Choe: The facade decorated with timber has an eave-like shape and continues into the interior. This is also an element that forms a sense of open space on the first floor. I would like to hear more about the process of how this geometry was developed.

Woolston: The shape comes from the fact that we wanted to have a solid floor containing the smaller spaces for self-expression between the two open floors. We then pulled the solid section onto the cinema on the ground floor and pulled the entrance down to contain the bridge structure creating the vault for gathering below. The cantilevering form creates a covered outdoor performance space below and an outdoor reading area above. The wood gives a welcome softness to the whole area and is the traditional material for houses in Finland.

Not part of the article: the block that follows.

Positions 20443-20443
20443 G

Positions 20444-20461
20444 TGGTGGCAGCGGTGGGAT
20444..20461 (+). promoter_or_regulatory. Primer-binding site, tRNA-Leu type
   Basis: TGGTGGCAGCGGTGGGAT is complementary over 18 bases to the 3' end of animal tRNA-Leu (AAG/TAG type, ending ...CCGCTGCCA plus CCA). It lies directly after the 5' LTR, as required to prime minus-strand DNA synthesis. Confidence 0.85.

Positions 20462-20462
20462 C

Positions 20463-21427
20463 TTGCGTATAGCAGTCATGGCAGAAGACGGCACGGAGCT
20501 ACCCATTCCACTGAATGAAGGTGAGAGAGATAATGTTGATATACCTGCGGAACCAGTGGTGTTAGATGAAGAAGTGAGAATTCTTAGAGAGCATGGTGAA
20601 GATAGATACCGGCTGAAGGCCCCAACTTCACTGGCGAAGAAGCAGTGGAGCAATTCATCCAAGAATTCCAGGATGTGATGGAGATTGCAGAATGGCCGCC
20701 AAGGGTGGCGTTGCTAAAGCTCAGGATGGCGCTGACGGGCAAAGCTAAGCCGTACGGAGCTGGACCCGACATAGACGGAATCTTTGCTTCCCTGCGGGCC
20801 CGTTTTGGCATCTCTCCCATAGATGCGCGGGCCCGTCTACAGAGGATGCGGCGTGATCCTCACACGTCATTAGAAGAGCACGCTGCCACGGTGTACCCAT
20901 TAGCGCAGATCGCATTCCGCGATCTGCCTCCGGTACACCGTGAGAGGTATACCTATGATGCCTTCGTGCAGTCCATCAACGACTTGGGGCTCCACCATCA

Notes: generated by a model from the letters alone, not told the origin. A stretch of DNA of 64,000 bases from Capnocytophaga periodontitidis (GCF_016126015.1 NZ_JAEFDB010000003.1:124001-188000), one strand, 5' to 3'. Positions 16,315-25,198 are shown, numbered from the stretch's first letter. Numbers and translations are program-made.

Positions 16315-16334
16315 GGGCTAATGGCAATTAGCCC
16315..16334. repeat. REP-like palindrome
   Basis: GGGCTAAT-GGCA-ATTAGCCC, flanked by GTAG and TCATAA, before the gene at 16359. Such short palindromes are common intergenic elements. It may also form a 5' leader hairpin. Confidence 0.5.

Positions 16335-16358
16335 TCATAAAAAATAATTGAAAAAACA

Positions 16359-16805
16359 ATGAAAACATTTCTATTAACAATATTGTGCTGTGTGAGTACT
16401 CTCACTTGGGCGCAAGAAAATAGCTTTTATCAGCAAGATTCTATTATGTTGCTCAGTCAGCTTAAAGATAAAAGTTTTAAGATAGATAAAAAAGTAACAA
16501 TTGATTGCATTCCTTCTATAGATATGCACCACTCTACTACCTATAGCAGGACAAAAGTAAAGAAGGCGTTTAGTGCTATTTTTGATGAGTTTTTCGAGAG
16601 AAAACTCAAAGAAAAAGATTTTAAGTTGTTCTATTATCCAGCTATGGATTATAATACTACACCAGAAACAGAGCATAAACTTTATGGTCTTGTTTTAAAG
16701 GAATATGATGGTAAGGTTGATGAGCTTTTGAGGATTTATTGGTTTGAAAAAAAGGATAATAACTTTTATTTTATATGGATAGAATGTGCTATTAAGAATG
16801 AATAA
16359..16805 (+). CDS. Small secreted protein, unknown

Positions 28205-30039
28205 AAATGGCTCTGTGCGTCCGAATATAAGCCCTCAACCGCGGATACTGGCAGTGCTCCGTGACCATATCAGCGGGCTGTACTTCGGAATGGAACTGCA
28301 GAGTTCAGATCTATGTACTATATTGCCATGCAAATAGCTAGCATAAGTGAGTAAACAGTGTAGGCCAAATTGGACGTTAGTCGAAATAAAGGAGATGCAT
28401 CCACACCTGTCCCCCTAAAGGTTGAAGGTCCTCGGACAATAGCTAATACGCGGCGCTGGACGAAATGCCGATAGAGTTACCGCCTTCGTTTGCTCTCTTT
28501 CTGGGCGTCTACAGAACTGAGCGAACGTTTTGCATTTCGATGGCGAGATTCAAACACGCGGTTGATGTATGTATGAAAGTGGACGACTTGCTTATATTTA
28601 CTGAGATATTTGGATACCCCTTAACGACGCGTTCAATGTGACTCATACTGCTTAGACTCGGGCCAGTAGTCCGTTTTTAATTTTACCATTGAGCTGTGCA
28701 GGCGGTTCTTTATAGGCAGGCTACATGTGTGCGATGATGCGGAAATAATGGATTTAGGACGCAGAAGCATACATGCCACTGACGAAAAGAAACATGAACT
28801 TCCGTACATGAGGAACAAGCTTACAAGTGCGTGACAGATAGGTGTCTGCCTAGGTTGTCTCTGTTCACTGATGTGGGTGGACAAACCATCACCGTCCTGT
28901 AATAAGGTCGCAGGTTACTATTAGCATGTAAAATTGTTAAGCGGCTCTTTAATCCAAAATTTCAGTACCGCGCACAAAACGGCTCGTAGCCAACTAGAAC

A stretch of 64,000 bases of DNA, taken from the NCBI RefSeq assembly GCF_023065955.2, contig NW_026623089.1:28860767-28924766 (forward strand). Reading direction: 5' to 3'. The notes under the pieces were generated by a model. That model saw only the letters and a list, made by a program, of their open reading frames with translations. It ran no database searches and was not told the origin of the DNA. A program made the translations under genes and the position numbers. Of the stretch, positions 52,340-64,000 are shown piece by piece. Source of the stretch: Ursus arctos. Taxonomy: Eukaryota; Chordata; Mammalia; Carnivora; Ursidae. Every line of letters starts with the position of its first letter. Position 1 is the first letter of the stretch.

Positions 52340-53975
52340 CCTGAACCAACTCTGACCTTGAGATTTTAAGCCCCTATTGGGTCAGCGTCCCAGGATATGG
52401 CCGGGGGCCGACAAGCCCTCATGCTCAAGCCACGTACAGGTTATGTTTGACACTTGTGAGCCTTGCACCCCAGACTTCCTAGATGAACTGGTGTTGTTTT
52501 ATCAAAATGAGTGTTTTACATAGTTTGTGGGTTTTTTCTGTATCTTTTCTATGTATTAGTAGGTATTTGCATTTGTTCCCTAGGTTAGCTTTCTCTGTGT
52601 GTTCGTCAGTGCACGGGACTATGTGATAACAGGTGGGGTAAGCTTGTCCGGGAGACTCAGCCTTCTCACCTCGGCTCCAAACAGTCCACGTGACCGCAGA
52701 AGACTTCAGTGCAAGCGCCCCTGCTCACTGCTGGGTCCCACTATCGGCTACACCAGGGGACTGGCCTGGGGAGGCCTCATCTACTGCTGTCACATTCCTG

Choe: Instead of placing columns, the structure was supported with a 100m-long steel arch, in order to give a sense of continuity between the square facing the building and the lobby on the first floor. Apart from minimizing the use of columns, what other impacts did this large arch structure have in the spatial composition? 

Woolston: It is meant to welcome people and describe the use of the space: Gathering.


Choe: As it was the same for the other projects of ALA Architects, the use of local materials in Oodi Library is being emphasized. What kind of climate characteristics does the timber that was used on the facade have? Besides this, are there any other materials that were used distinctively?

Woolston: Finnish spruce stores carbon well. Most of the load bearing roof structure is in pine. We also used local steel and concrete companies in the projects.


Choe: The third floor where books are displayed is distinctive for having a few round skylights and a huge glass wall on the side. What was your intention of bringing a lot of light into this building, even though books are generally vulnerable to light exposure?